Initial treatment for stage II breast cancer by age at diagnosis. Receipt of treatment differed by age at diagnosis for each stage using the Mantel-Haenszel test of trend (P < .001). BCS, breast-conserving surgery; XRT, radiation therapy.

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Fig 3.

Receipt of chemotherapy among women with estrogen receptor–negative, lymph node–positive, stage I/II breast cancer.

In multinomial logistic regression, women age ≥ 80 years were significantly more likely than women age 67 to 79 years to be treated with mastectomy (odds ratio [OR], 2.1; 95% CI, 2.0 to 2.2) or with BCS alone (OR, 4.2; 95% CI, 4.0 to 4.6) compared with BCS + RT. Women with a CCI of 2+ were more likely to receive mastectomy (OR, 1.3; 95% CI, 1.3 to 1.4) or BCS alone (OR, 1.6; 95% CI, 1.5 to 1.8) than BCS + RT. The effect of age was stronger than the effect of comorbidity on receipt of treatment. Among the subset of women with a CCI of 0, 25.8% of women age ≥ 80 years received BCS alone or no surgery compared with 6.0% of women age 65 to 79 years. No significant interactions were observed between age and comorbidity on types of treatment received.


Overall, median follow-up time was 5.6 years (interquartile range, 3.3 to 8.7). Few women with stage I (4.5%) or stage II (16.1%) disease died of breast cancer. Among women who died, the proportion who died of breast cancer relative to other causes declined with advancing age (Table 1). However, the risk of dying from breast cancer increased significantly with age for women age ≥ 80 years compared with younger women (Table 2). The risk of dying from other causes was greater than the risk of dying from breast cancer at all ages and stages.

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Table 2.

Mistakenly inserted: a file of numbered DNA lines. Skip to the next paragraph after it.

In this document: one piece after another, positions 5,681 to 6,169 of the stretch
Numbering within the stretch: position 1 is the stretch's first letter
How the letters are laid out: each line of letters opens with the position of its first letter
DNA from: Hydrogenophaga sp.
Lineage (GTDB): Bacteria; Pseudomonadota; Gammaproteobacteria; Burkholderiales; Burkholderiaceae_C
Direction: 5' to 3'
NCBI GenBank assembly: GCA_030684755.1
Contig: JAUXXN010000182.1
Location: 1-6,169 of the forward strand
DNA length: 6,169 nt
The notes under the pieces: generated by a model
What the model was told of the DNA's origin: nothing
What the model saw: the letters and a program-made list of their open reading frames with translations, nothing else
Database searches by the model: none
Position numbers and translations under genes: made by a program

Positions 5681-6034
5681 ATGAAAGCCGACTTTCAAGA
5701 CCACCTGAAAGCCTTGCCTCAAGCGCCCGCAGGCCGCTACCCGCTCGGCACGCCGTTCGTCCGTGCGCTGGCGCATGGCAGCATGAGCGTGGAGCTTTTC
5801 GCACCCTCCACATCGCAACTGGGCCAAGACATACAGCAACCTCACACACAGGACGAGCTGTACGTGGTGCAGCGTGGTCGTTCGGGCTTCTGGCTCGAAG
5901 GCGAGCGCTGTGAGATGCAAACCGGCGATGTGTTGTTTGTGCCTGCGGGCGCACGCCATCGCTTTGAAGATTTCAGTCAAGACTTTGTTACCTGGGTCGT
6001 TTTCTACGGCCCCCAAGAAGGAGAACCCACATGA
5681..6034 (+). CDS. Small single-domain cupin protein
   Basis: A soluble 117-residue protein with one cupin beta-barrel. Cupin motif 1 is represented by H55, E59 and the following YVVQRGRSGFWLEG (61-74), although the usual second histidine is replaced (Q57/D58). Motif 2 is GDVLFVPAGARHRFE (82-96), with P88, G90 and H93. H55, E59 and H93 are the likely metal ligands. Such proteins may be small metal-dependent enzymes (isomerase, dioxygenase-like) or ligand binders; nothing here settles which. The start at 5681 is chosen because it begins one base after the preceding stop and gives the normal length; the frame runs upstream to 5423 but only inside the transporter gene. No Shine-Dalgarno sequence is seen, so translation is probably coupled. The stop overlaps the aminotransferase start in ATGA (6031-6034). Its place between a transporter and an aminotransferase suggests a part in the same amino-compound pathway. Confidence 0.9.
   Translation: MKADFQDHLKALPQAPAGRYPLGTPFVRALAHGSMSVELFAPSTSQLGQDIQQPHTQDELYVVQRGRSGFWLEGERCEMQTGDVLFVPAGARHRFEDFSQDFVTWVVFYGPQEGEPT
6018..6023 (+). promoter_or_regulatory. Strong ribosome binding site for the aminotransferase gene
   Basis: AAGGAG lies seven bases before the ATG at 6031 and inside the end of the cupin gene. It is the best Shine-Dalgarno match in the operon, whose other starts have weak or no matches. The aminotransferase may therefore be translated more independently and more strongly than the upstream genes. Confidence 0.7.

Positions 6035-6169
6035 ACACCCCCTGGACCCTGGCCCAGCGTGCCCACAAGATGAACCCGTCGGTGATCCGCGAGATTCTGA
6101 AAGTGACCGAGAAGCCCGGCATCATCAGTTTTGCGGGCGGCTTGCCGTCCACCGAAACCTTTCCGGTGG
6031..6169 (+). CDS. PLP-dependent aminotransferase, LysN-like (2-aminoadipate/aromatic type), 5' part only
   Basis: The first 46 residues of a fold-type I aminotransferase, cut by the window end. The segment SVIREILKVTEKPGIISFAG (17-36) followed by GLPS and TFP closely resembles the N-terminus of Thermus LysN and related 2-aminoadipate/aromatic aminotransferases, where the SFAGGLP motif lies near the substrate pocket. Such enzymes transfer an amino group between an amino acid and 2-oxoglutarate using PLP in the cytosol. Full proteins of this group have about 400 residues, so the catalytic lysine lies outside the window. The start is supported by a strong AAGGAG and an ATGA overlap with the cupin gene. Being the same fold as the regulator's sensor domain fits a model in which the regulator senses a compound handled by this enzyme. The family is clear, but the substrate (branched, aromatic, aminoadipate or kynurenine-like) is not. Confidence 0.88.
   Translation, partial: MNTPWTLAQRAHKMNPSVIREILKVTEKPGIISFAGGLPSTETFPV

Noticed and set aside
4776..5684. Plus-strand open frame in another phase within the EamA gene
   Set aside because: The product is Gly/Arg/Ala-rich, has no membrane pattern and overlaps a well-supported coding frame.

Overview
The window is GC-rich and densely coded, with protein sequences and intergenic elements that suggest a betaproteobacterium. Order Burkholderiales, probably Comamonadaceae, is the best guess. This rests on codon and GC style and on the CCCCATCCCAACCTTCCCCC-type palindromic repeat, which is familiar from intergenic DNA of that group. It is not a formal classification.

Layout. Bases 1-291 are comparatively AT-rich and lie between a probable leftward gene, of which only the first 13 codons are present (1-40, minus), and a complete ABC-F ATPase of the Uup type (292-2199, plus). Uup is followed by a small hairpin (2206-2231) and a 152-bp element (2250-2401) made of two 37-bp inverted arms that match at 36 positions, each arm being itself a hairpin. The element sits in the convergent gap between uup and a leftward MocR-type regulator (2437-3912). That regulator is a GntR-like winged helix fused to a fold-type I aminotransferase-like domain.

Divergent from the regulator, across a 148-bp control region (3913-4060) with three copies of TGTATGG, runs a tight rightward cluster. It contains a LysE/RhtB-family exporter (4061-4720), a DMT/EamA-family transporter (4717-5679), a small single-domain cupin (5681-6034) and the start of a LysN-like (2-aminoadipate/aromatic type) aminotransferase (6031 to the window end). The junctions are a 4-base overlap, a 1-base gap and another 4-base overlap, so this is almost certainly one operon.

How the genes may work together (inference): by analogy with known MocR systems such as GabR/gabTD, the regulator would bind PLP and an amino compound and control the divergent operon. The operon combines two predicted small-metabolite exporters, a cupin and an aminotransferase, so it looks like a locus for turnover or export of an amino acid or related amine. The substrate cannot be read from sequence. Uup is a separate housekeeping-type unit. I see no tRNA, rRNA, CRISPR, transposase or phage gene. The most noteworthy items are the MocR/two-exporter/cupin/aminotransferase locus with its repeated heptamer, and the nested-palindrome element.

HR of Death Due to Breast Cancer and Other Causes by Age at Diagnosis and Stage

Women treated with mastectomy, BCS alone, or no surgery experienced worse breast cancer survival than those treated with BCS + RT (Appendix Table A1). However, for women treated with either mastectomy or BCS alone, the risk of dying from breast cancer was similar to the risk of dying from other causes. Women who received no surgery had a substantially increased risk of dying from breast cancer compared with those treated with BCS + RT, and this risk exceeded their risk of dying from other causes. However, few women did not receive surgery. No significant interactions were observed between age and treatment on breast cancer mortality; however, interactions between age (67 to 79 v ≥ 80 years) and types of treatment were significant for non-breast cancer mortality.

Among women with ER-negative, lymph node–positive breast tumors, we found that chemotherapy reduced breast cancer mortality (adjusted hazard ratio [aHR], 0.8; range, 0.6 to 0.96). Since the interaction of age and chemotherapy was significant (P = .03), we performed subgroup analyses. Chemotherapy was associated with a significant reduction in mortality for women age 67 to 79 years (aHR, 0.6; range, 0.5 to 0.8) and an increased risk of mortality for women age ≥ 80 years (aHR, 1.5; range, 0.9 to 2.3) that did not achieve statistical significance. Chemotherapy was associated with improved non-breast cancer survival among all women (aHR, 0.6; range, 0.4 to 0.8).

Sensitivity Analyses

In analyses of women with known AJCC stage, known histologic diagnosis, and no history of cancer, the impact of age, comorbidity, and treatment on survival were similar (data not shown). Overall, our results for the associations between treatment and survival outcomes were also similar using propensity score methods (Table 3).

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Table 3.

HR for Different Breast Cancer Treatments on Breast Cancer Death and Non-Breast Cancer Death


Breast cancer characteristics (eg, tumor grade, histology, hormone receptivity) appear to be similar between women age ≥ 80 years and younger women. However, women age ≥ 80 years receive less aggressive treatment than younger women. Greater comorbidity likely accounts for some of the observed difference; however, among women with a Charlson score of 0, 26% of those age ≥ 80 years did not receive standard treatments (mastectomy or BCS + RT) for early-stage breast cancer compared with only 6% of younger women. We also found that the risk of dying from breast cancer increases significantly after age 80. Our findings suggest that we may be able to identify a subgroup of women age ≥ 80 years who may benefit from more aggressive work-up and treatment of their early-stage breast cancer. Conversely, we may also be able to identify a population of older women on the basis of tumor characteristics, comorbid diseases, and life expectancy who may not need as aggressive treatment. The majority of older women with early-stage disease died from other causes. Future studies are needed to develop tools that can help clinicians appropriately target breast cancer treatments to the oldest women most likely to benefit.